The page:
Play #2: Include the 5 W’s and an
Change communications are much like press releases in terms of content. They should include the 5 w’s and an ‘h.’
- What changes are taking place?
- Who will the changes impact?
- Why are the changes needed?
- When will changes occur?
- Where will changes occur (companywide, region(s), offices, department(s), etc.)?
- How will the change happen?
Information should also be tailored by stakeholder. Members of your board, for instance, don’t need (or want) to get into the weeds of how the change will happen, so keep their information high-level. Your frontline, however, needs detailed information to execute changes, particularly when systems or processes are involved.
Your content should address the “what’s in it for me” (WIIFM) for each stakeholder. Include no more, and no less. Avoid industry jargon or internal acronyms that stakeholders may not understand. Keep messaging relevant, clear, and concise.
It’s crucial to map this out early in the planning phase. Allow enough time before launch for preparation and review of change communications or training materials, and for any advance training required to prepare the workforce. To do that, you need to ask individuals tasked with the training how much time they’ll need.
Play #3: Understand multidirectional impact.
One of the most common mistakes I’ve seen is leaders that don’t recognize, solicit, or leverage the expertise and influence of frontline managers. These are the folks responsible for the daily delivery of products and services for the organization. They oversee people, processes, and resolve issues. The communicate directly with consumers and understand what works and what doesn’t. They are intimately aware of local politics, demographic challenges, or cultural sensitivities that may need consideration. These are the people tasked to communicate, execute, and manage change on the frontlines of an organization, yet they are rarely asked for their opinion during the planning phases of organizational change.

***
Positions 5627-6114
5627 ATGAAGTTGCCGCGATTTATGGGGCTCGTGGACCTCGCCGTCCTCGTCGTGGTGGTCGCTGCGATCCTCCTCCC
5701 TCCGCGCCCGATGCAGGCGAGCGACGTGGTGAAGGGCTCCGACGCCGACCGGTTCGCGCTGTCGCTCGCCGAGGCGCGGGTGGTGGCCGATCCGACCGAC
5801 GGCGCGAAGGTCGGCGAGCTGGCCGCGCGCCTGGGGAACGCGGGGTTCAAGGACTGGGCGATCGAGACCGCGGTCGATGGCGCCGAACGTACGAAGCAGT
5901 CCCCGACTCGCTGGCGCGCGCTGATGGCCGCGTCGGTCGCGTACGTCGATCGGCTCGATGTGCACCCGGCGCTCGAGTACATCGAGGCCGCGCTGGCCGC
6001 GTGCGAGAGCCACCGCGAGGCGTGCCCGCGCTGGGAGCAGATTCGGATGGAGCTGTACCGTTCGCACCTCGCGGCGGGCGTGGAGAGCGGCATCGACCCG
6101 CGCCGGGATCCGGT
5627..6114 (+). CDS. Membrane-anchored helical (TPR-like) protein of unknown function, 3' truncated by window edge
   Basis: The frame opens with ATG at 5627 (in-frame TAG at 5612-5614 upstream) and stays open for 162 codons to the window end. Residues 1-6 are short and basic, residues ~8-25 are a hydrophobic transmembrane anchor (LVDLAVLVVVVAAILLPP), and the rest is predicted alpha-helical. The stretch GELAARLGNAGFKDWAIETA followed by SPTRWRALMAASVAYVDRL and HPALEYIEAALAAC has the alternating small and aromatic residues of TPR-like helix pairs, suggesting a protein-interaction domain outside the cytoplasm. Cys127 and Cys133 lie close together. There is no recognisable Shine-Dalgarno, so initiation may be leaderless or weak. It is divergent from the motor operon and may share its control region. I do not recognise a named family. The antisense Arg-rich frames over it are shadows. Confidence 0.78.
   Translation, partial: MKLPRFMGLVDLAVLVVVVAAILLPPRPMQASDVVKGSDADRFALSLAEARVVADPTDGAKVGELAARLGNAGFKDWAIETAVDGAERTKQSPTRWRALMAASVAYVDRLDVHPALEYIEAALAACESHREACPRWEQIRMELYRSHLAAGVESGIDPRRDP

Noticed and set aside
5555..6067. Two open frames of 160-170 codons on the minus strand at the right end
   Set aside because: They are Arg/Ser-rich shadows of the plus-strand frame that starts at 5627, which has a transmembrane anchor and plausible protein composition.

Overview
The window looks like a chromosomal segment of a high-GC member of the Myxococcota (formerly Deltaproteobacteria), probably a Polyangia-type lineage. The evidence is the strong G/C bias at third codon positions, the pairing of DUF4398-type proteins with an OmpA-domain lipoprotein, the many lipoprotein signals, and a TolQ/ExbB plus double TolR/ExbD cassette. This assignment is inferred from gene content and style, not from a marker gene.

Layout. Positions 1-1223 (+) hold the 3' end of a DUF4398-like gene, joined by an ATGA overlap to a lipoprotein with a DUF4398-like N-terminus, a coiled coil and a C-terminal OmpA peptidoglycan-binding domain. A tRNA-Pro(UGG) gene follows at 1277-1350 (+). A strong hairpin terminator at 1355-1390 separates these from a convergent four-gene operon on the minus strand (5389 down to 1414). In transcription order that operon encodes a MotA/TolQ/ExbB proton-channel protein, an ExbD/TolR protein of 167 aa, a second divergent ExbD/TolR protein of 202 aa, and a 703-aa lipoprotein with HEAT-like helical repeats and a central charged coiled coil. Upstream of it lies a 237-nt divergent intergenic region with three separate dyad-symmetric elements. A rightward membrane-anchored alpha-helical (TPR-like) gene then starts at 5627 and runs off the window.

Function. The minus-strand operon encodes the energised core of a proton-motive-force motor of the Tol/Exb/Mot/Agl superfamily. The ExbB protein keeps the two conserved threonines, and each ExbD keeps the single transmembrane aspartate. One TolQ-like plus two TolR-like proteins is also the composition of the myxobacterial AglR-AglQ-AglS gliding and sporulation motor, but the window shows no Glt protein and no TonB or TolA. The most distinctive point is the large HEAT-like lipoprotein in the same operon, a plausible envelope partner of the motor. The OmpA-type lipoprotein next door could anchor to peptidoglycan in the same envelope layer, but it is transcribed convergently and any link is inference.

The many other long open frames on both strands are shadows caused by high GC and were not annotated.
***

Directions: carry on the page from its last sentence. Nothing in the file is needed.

Executives are typically not involved in enough of the details to understand the true ripple-effects of change. Soliciting feedback from frontline managers before announcing changes will reduce the time and expense of fixing mistakes by understanding the full picture. The quickest way to lose competent managers and develop a culture of mistrust is to take a deaf ear to these subject matter experts. When treated as a trusted member of a change management team, frontline managers are more likely to show up as change advocates, smoothing the process by convincing their special teams to get on board.
Play #4: Prepare people managers before a companywide announcement.
I can’t tell you how many times I’ve seen leadership make company-wide change announcements without preparing people managers in advance. That’s like running into a playoff game with a team that doesn’t know the plays. It sets the players up to fail by turning a playoff game into a guessing game. It creates unnecessary stress and resentment throughout the workforce as frontline managers scramble for information so they can respond to the flood of questions from all directions. This is especially true if the C-suite didn’t solicit their feedback to begin with (see play #3). It’s a surefire way to destroy trust, feed cynicism, and irrevocably damage internal relationships.